In his book Fatal Arrogance (1988), Friedrich Hayek faced the challenge of refuting socialism in a forceful manner. He shifted his analysis of socialism from political disputes between people with different values or preferences to a logical and scientific refutation of the errors of collectivism. In this shift of focus, Hayek revealed his pessimism about how socialism continued to have adherents, despite decades of intellectual and public campaigning, through works such as The Road to Serfdom (1944) and The Foundations of Freedom (1960), and his participation in the founding of The Mont Pelerin Society.
Hayek, in his autobiography, expressed optimism about the eventual defeat of socialist illusions; however, he did not understand that none of the three political traditions of the West - socialism, liberalism and conservatism - possesses absolute certainty or a definitive source of knowledge by which we can conduct political activity. Each of these traditions plays a role within the Western political context; therefore, despite Hayek's intellectual and public efforts in favor of free market policies and his refutation of collectivism, there will always be room, receptivity, and adherents for socialism in the world.
Rafael Bernabe's statements in Jacobin magazine that there is "fertile ground for anti-capitalist ideas to advance in Puerto Rico" exemplifies the inclusion of socialism in the Western political tradition. Although socialism is refuted with scientific and historical evidence, there are still forces on the island that maintain the hope of promoting anti-free market policies and ideas.
The recent results of the Institute for Economic Freedom's survey on Puerto Ricans' affinity for free market principles suggest that the hope expressed by Senator Bernabe could be considered illusory; however, the pessimism expressed by Hayek in The Fatal Arrogance reminds us that, in politics, there is no linear, end-of-the-road strategy that will lead us to a free market utopia. Therefore, free market advocates must engage in a constant and uninterrupted dialogue to persuade individuals of the importance of economic freedom.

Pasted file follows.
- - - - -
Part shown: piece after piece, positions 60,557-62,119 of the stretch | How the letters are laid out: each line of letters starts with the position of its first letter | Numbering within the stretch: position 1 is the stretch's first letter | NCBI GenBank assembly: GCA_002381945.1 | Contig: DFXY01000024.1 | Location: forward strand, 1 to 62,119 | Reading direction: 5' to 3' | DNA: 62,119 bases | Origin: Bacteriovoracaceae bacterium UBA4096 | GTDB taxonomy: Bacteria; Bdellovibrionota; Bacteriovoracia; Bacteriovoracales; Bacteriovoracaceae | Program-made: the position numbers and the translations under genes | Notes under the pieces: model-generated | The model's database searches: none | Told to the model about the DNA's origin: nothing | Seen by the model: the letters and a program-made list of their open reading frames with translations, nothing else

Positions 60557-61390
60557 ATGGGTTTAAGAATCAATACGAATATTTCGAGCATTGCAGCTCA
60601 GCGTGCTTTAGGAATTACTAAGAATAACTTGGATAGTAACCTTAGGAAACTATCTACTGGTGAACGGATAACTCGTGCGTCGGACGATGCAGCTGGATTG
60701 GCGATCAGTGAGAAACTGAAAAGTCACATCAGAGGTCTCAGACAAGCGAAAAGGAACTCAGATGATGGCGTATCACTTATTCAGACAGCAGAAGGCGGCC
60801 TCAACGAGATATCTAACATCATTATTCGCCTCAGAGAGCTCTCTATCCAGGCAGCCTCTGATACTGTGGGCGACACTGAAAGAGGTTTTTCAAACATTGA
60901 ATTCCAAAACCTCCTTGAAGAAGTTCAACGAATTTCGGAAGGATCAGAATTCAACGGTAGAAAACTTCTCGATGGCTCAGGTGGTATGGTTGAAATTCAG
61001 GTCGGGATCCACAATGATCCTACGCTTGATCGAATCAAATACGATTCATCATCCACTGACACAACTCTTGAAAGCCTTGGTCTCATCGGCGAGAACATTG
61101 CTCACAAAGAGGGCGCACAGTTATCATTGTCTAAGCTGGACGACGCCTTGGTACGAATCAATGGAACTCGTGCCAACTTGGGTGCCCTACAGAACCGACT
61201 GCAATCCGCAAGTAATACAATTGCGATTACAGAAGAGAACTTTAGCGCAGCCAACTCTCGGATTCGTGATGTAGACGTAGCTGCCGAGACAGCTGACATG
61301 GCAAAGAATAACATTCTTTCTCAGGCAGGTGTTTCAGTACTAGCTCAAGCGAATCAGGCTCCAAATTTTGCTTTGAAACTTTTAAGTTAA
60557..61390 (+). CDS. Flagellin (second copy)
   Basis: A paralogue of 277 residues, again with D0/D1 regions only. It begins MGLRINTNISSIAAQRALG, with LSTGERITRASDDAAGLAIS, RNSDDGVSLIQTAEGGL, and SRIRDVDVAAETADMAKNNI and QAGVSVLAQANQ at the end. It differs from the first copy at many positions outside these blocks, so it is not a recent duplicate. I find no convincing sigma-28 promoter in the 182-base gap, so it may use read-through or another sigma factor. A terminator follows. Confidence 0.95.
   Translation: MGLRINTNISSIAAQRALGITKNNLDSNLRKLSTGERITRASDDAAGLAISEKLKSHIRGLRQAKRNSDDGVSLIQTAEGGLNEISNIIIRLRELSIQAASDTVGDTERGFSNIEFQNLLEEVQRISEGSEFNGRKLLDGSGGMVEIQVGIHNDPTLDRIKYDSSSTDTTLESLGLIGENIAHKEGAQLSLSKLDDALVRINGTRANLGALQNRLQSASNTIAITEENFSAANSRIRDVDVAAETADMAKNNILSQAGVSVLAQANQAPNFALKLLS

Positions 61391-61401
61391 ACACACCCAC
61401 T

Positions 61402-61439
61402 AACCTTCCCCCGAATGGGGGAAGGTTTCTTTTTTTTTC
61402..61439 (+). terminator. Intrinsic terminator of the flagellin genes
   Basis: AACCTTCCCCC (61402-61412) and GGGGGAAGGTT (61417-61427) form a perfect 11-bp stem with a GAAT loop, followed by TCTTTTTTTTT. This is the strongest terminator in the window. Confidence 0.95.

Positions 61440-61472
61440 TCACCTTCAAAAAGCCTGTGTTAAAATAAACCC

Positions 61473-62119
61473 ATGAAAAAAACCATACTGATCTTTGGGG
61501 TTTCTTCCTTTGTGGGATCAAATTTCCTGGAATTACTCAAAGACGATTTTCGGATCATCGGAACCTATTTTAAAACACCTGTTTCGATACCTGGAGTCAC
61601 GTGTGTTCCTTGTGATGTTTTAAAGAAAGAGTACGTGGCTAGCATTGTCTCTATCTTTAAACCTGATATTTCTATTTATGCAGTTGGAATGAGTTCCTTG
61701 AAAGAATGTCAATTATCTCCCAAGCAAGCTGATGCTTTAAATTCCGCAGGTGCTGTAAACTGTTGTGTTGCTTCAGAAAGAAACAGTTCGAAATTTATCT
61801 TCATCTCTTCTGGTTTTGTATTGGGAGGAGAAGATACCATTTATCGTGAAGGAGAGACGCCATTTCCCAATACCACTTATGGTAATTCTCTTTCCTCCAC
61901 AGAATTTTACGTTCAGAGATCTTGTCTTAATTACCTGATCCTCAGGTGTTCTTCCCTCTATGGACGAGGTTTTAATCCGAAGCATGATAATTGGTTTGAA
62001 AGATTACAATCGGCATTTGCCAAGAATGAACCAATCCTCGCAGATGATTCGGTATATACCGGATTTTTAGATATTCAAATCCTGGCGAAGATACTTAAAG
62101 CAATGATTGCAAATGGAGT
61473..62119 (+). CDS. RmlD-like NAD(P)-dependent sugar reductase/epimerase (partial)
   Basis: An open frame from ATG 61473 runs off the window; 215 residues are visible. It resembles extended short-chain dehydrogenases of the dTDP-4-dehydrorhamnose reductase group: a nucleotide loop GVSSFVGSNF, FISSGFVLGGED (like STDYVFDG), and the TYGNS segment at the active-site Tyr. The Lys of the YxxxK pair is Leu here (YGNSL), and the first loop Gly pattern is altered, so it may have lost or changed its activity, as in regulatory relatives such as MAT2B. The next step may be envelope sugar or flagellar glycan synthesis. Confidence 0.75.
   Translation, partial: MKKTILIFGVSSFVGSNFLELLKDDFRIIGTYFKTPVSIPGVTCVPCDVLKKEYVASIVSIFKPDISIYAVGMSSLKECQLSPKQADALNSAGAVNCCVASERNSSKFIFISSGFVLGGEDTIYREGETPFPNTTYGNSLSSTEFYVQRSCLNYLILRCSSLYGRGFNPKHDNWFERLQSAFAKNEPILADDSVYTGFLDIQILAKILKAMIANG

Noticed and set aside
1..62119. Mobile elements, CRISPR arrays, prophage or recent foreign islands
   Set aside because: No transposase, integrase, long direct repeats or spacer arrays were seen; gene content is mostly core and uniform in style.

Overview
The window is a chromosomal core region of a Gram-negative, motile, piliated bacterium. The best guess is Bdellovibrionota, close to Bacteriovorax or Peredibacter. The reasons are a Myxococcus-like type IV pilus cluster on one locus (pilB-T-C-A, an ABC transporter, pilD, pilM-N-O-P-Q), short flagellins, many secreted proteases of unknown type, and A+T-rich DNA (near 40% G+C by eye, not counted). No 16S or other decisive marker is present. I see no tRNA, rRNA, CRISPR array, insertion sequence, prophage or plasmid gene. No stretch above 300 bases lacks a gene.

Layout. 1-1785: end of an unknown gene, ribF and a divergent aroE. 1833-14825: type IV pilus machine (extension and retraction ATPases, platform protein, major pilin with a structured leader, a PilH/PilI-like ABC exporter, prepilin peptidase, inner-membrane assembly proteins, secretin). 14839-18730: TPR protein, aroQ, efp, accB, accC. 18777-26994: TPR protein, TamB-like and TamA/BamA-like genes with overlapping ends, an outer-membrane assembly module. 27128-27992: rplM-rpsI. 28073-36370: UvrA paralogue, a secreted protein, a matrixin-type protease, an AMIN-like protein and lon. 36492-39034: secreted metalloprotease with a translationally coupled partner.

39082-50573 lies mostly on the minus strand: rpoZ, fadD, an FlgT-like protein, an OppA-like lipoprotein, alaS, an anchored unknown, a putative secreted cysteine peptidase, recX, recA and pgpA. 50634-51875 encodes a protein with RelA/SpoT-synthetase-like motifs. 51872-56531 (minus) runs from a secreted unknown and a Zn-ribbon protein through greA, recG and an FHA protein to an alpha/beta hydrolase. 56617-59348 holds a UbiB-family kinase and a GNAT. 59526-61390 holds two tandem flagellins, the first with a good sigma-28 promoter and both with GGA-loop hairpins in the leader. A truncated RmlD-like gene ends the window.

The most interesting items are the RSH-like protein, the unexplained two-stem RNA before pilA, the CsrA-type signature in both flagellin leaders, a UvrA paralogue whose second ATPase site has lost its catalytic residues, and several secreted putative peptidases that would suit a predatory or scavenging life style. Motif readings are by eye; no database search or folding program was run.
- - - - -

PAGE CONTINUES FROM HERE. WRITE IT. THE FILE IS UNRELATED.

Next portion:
What persuasion strategy should free market advocates adopt? Many favor the idea of presenting economic arguments in favor of free markets, since the evidence indicates that greater economic freedom leads to successful economic growth; but, focusing exclusively on the economic argument will not guarantee the success that is sought, in the long run. The economic argument must be complemented and, in fact, should be preceded by an argument involving the relationship between freedom and a sense of belonging. This approach is known as the moral argument.
When I speak of morality, I am not referring to a system of principles that determines right or wrong, but to an art of living or a daily practice that guides human behavior, as defined by Michael Oakeshott. Free market advocates must argue for the morality of individualism. This individualism has allowed each person to pursue his or her happiness and moral identity within the framework of authoritative conditions, such as the rule of law, and this morality is the catalyst for the modernity we enjoy.
The argument for free markets centers on their ability to respond to the reality of an individualistic morality. Free markets fit the character of the individual, described by Shirley Letwin as possessing vigorous virtues such as righteousness, self-reliance, energy, and a willingness to adventure. From a moral perspective, the free market combines freedom by allowing individuals to pursue their own happiness. Moreover, the existence of the free market is framed by the empirical and historical evolution of individualism in Europe, along with its practices, implying a sense of belonging.
Our defense of the free market should not be limited to the economic aspect but should emphasize the moral argument. Our support for the free market goes beyond instrumental considerations of economic benefits, it is based on the fact that the free market provides meaningful choices that shape the happiness and moral identity of individuals. It is the free market, that is the economic system that recognizes our individuality and allows it to flourish amidst the diversity of individual perspectives within a state.
Socialists face the empirical and historical reality of the failure of their policies to achieve salvation; for this reason, they shift their argument to the moral sphere, arguing that the free market is part of the oppression experienced by human beings. Although much of their criticism is directed at the free market, their real target is the morality of individualism; therefore, if we wish to turn Puerto Rico into a fertile land for economic freedom, our strategy of persuasion must constantly move into this moral sphere. Therefore, our support for the free market must be accompanied and directed by a moral argument in favor of individualism.
Ojel L. Rodríguez Burgos is a professor of international relations at Sacred Heart University in Puerto Rico and a doctoral student in the School of International Relations at St. Andrews University. His political commentary has appeared in The Hill, The Washington Examiner and Forbes. Follow him on Twitter @ojelrodriguez.